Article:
Tamás S. Illés, Stig M. Jespersen, Pieter Reynders, Fabien Lauer, Jean Charles Le Huec, Jean F. Dubousset
August 2020, Volume 29, Issue 8, pp 2000 - 2009 Original Article Read Full Article 10.1007/s00586-020-06390-y
First Online: 02 April 2020
There is insufficient information regarding axial plane characteristics of scoliosis despite its 3D nature. The posterior–anterior vertebral vector (VV) has been proposed to characterize the axial plane appearances of the thoracic scoliosis. This study aimed to highlight the importance of knowledge of axial plane features when determining fusion levels and correction techniques of thoracic curves.
Altogether, 233 thoracic curves were analyzed using the VV after proving its usability instead of 3D angles to determine axial plane parameters such as apical vertebral (APV) axial rotations, APV lateral displacement, and intervertebral rotations (IVR). K-means clustering and regression analysis were used to identify axial plane curve patterns and determine the relationship between the coronal angles and axial plane characteristics, respectively.
A close correlation was found between 3D angles and VV projected angles. Eight axial plane clusters were distinct, exhibiting different lateral APV displacement toward the interacetabular axis with relatively small axial rotations and a simultaneous decrease in sagittal curves. The regression analysis showed that the correlation of coronal curve magnitude was significantly stronger (r = 0.78) with APV lateral translation than with APV axial rotation (r = 0.65).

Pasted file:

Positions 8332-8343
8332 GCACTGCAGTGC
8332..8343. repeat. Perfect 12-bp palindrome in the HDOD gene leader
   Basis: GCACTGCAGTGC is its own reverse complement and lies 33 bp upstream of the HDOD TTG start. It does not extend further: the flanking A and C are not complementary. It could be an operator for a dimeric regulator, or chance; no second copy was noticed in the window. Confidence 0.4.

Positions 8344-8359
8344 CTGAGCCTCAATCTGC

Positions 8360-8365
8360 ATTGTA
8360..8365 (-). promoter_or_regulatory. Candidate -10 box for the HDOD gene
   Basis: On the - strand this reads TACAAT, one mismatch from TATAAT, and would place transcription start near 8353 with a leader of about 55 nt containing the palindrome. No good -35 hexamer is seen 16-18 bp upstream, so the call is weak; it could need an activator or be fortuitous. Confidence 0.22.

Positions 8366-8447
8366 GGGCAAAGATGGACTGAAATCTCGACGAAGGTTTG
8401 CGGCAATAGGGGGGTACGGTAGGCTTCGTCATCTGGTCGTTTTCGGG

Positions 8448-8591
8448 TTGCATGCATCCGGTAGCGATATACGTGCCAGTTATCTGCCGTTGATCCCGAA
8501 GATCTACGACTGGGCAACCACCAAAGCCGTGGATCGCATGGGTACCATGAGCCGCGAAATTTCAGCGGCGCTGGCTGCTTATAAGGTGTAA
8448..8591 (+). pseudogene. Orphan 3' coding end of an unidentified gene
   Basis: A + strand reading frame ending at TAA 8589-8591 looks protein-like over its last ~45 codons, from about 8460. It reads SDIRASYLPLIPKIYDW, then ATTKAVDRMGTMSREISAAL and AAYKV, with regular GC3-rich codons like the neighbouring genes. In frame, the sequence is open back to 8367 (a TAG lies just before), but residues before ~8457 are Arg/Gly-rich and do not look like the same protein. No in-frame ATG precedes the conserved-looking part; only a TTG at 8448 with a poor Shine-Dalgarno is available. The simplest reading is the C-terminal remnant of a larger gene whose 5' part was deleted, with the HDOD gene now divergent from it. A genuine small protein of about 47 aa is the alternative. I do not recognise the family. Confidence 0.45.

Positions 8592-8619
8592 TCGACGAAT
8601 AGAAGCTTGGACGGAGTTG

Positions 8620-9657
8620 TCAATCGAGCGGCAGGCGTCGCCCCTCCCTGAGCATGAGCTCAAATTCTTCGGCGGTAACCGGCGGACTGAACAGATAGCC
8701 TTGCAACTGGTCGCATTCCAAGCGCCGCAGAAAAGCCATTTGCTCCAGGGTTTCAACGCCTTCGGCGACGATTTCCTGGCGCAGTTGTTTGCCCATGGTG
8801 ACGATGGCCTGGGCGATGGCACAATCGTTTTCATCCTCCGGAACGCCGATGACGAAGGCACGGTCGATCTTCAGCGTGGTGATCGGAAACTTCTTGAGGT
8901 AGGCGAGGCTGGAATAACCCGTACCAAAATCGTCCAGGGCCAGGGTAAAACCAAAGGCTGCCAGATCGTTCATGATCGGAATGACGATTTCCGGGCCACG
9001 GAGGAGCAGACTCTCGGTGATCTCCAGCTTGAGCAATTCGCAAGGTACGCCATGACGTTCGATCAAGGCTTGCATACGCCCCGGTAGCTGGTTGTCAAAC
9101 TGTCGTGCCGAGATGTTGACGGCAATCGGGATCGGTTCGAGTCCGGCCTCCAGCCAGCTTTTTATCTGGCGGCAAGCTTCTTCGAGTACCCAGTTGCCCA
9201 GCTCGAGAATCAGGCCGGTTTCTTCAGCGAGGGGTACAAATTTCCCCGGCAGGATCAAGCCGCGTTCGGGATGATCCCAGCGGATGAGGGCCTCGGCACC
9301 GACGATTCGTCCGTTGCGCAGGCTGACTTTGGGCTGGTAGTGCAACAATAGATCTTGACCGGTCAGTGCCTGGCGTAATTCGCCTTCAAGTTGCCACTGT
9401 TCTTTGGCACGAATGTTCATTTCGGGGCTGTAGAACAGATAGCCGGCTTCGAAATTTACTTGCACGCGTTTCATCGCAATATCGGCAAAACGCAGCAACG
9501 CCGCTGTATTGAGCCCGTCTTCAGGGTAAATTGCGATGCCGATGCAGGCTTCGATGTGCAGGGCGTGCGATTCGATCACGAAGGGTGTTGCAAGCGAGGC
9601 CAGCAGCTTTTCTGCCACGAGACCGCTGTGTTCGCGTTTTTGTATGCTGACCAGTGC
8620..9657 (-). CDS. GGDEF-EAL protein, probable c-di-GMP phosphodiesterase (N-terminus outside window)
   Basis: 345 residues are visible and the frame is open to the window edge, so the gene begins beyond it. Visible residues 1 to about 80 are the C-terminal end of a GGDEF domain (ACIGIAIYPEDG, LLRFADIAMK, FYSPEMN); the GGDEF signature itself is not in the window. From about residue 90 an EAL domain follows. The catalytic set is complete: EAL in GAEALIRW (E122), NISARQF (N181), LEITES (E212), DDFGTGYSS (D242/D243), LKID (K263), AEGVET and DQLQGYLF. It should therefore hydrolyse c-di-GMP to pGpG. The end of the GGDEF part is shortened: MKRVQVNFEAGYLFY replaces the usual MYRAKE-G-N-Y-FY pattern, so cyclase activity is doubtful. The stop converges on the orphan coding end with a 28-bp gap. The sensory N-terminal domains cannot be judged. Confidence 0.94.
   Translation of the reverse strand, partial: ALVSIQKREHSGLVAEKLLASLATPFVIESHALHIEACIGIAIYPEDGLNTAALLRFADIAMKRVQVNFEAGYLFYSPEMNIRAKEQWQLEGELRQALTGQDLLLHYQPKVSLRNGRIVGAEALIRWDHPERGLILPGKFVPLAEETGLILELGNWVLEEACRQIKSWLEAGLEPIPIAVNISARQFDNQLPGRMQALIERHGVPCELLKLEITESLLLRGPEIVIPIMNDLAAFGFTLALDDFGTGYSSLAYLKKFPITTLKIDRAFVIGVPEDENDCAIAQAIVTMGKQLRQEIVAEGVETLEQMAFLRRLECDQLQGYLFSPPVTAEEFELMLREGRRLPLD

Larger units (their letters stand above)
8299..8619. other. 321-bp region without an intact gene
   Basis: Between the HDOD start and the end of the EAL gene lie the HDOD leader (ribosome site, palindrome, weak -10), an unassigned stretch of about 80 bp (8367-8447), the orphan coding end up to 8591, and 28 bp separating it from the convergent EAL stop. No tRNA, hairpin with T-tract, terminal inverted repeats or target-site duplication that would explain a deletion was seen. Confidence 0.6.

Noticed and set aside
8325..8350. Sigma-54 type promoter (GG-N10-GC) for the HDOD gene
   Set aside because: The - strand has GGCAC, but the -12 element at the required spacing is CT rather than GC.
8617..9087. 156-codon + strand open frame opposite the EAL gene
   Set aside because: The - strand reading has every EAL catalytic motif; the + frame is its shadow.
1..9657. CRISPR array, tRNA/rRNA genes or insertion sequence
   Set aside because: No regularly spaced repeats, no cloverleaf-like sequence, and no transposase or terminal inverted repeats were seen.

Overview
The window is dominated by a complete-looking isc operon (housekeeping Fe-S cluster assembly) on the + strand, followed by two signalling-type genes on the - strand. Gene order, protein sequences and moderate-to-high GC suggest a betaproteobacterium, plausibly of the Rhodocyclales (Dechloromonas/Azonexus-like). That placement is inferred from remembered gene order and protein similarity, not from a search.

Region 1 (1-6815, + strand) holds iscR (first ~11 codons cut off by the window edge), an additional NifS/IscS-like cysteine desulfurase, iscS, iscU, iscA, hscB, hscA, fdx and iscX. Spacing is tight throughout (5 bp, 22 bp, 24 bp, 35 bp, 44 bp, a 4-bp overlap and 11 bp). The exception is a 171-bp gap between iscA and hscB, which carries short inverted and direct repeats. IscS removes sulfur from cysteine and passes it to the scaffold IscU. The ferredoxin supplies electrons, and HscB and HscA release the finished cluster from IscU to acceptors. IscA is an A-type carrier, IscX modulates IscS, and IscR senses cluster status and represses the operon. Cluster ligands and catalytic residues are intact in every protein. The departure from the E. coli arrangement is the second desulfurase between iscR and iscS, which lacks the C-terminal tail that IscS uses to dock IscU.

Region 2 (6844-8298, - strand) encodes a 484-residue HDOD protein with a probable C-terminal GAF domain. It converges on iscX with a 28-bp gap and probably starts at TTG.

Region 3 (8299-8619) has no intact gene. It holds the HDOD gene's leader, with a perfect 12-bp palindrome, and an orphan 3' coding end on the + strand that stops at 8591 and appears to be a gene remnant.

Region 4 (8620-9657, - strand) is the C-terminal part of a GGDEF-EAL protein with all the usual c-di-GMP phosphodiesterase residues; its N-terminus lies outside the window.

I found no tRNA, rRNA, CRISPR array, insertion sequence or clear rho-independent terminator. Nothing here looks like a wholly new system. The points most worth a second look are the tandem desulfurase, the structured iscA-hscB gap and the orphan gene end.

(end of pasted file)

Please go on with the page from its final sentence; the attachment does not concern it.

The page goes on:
Based on these findings, the primary goal of scoliosis correction should focus on minimizing lateral translation rather than eliminating axial rotation. Knowing the IVR in the axial plane helps accurately determine the limits of the structural curves. VV-based axial views can facilitate the accurate determination of the end vertebrae and selection of the appropriate correction technique of the curve.
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